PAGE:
I pulled a piece of beef dripping with raw egg out of my bowl and ate it. It was one of the best things I’d ever eaten. I exclaimed, “oh my god!” and involuntarily moaned. At that the ryokan grandma gave me a look I hadn’t gotten out of her – she smiled, nodded and said “Hai God!”. We ate and ate and she cooked and cooked. At some point there was still cooked food on the big plate, and she looked at both of us, “More?” She asked. “No more” we replied. She looked at Kaety up and down and asked again, “More?”. She had decided that Kaety needed some fattening up, “No more” we replied with a smile. She gave us a look.
Best meal ever!
I am completely in love with this woman. Not just ‘on vacation’ in love, but all the time in love. Being our best selves for each other is the way we live our love. Which means stopping and taking ‘a fearless inventory’ and being emotional honest with each other all the time.
Accepting my love with Kaety has been the biggest awakening of my life. Everything I asked for, everything I always wanted from love I got….but even bigger than I had imagined.
Wandering the streets of historic Kurashiki was like traveling back in time. Everything was charming and romantic. Above the district were two large temples. We wandered around all day shopping, sitting, gawking, talking and laughing.
Breakfast at the ryokan was served in the small dining room. When we were provided an individual grill and an open flame we figured it wasn’t for ambiance – we started looking around at what the other Japanese guests were doing with it. Ah! Cooking the strange little flat fish!
As we nibbled at the dozen or so tiny bowls of surprises our tiny little flat fish sizzled and popped. After last nights fish fiasco we were hesitant to engage as we had no private exit strategy. I leaned over and whispered to Kaety, “When is it done?”, she whispered back, “I have no idea”. I pulled mine off and bit into its tiny little flat side. It was pretty good and skeleton minimal!
We texted Tom and asked how to deal with the rice and pickle course. He replied, ‘alternate bites’. We finished up and were ready for a sunny beautiful day in historic Kurashiki.
The set meal the ryokan staff served us in our room was beautiful and intricate. All the little covered dishes and boxes were delightful and always gave you a sense of a gift to be opened. The food was over the top. Tiny little stacked items with nested items were all colorful and complementary. There were only a few challenging items that gave us pause. We both consider ourselves adventurous eaters but when confronted with the trifecta of skin, head, and skeleton there’s a go/no-go moment. For Kaety the no-go moment occurred after she swallowed. I got mine down but had to turn off all diagnostic systems in my mouth to get it down. Fortunately we had a room with a private toilet for Kaety to deal with her no-go fish. The only complexity after that was negotiating with the super smart toilet, who had no idea what she wanted. There was a lot of discussion about what button on the toilet control panel to push for ‘Yacked up fish’.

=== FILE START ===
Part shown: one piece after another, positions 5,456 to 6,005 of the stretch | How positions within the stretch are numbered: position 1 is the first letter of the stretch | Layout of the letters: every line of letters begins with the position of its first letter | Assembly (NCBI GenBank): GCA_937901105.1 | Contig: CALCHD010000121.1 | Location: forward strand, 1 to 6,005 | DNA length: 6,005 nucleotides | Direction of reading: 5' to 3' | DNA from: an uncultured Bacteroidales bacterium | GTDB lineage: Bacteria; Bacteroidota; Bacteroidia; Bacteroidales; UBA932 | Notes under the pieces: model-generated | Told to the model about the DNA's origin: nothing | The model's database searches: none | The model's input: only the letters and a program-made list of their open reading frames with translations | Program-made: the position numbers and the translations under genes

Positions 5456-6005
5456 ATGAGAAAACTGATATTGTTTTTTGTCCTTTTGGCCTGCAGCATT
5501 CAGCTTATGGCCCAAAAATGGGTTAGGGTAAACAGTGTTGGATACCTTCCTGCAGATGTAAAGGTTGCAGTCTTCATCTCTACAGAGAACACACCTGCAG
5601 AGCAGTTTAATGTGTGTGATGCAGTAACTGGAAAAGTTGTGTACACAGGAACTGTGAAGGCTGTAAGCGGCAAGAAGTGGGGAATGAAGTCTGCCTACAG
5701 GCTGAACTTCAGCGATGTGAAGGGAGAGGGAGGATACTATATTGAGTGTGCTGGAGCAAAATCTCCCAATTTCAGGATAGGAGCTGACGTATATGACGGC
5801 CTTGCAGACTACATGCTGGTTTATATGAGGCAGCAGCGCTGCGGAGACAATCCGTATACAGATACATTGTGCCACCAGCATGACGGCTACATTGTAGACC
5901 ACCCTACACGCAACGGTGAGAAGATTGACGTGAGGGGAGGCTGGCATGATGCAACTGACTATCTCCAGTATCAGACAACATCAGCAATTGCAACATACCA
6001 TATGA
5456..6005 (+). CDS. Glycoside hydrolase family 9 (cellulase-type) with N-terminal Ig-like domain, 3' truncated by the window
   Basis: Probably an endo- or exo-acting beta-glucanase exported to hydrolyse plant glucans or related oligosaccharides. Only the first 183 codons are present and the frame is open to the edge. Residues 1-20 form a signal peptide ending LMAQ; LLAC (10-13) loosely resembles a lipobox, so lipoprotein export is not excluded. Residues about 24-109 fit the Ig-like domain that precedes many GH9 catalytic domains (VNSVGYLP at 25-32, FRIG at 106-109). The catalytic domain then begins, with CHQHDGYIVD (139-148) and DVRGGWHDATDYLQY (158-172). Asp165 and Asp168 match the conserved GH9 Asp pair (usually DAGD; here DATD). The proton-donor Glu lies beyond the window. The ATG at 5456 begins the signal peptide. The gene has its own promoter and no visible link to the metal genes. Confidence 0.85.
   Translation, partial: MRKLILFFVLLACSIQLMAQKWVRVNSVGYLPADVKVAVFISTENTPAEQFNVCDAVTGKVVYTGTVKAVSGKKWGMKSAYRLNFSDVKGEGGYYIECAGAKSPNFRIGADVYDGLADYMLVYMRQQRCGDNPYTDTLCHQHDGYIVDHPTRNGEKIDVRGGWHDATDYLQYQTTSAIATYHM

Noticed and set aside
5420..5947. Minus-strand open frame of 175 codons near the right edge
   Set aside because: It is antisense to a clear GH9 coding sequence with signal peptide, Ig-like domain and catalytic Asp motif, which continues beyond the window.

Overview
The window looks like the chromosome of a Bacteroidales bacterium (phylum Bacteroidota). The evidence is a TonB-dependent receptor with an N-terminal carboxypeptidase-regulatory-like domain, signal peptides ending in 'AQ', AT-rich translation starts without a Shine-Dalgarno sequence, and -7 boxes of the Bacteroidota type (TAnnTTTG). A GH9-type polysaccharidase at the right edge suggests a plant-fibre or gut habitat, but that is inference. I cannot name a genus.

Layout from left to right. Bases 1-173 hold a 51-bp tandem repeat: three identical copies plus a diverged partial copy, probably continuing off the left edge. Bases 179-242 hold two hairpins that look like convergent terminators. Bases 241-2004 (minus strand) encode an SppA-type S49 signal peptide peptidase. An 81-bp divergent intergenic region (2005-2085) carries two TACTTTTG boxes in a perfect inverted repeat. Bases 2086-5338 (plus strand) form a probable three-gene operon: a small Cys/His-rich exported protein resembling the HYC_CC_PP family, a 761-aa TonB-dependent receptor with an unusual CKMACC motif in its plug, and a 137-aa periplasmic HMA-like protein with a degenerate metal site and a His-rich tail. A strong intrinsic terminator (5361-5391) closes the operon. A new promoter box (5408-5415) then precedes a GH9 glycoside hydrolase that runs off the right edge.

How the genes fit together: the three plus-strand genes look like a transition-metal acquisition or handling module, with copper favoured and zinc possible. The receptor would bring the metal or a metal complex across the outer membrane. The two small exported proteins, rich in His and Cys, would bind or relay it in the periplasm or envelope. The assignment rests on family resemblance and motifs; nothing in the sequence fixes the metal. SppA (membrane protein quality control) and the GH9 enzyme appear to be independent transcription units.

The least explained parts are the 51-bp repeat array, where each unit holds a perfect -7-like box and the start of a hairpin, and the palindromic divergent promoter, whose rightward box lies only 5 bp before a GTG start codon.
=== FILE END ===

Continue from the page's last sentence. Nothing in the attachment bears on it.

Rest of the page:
Aside from that dramatic moment the meal was excellent!
We made arrangements to stay at a ryokan in the historic district of Kurashiki about an hour south of Kobe.
A ryokan is a traditional Japanese guest house – rice paper walls, tatami mat floors and futon. They serve your meals in your room and have a communal bath for the guests.
We had no idea what to expect. After a perceptually long transit to Kurashiki we found ourselves dumped along side an ancient looking cobbled roadway surround by old world Japan. Moments later we were sitting at out little wooden table in floor chairs in our traditional old world Japanese room. The smell of green grass mats and tea filled the air. We looked at each other across the table and started laughing. What a bizarre transition from the city to the ryokan.
We both felt super gross from a hot sweaty day of travel and wanted to bath but both of us were daunted by the unfamiliar bath territory we’d have to enter to get what we wanted. To prepare we read the instruction sheet that was left on our table.
I scoped out the bath facilities and came back to Kaety with a recon report. It looked pretty straight forward and no one was there. We could make our mistakes and not be naked at the same time.
By the time we mobilized and I made my way into the bath I noticed another pair of slippers outside the door. Oh well.
Naked mistakes aren’t like other mistakes. They seem a lot more high stakes for some reason.
I managed to get the knobs and dials figured out on the shower mechanism, and I got myself scrunched down to sit on the tiny stool.
Once you get rinsed off you soak in the tub. The Japanese guy sharing the space with me got into the tub ahead of me. I settled in and was starting to relax in the water and tune out when he started up a conversation. We fumbled back and forth for a while playing word lawn darts with each other. I only understood 1 out of 3 things he said and while my racing brain sought comprehension of the missing words I’d leave a staring blank space in the conversation. He was doing the same with me. We did have a moment where he smiled and said, “Japanese bathroom culture is different huh?”. I nodded and laughed.
Naked language barrier isn’t any better than clothed language barrier.
We said goodbye to Kobe and the MTS/Ocean conference to head off for some personal time.
We also said goodbye to the hotel breakfast buffet which had been a delightful amalgam of cultural culinary surprises every morning.
Near the train station we discovered a covered mall that had a dazzling array of shops and interesting mixed marketing messages.